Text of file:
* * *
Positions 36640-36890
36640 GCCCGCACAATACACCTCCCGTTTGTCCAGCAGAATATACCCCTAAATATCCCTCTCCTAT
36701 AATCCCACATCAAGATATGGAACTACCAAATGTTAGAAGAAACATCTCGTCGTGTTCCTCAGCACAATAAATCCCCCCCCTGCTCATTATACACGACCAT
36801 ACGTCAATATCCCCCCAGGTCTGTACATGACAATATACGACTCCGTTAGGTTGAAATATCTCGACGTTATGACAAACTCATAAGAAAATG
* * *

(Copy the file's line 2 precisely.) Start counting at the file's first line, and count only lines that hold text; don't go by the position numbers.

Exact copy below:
36640 GCCCGCACAATACACCTCCCGTTTGTCCAGCAGAATATACCCCTAAATATCCCTCTCCTAT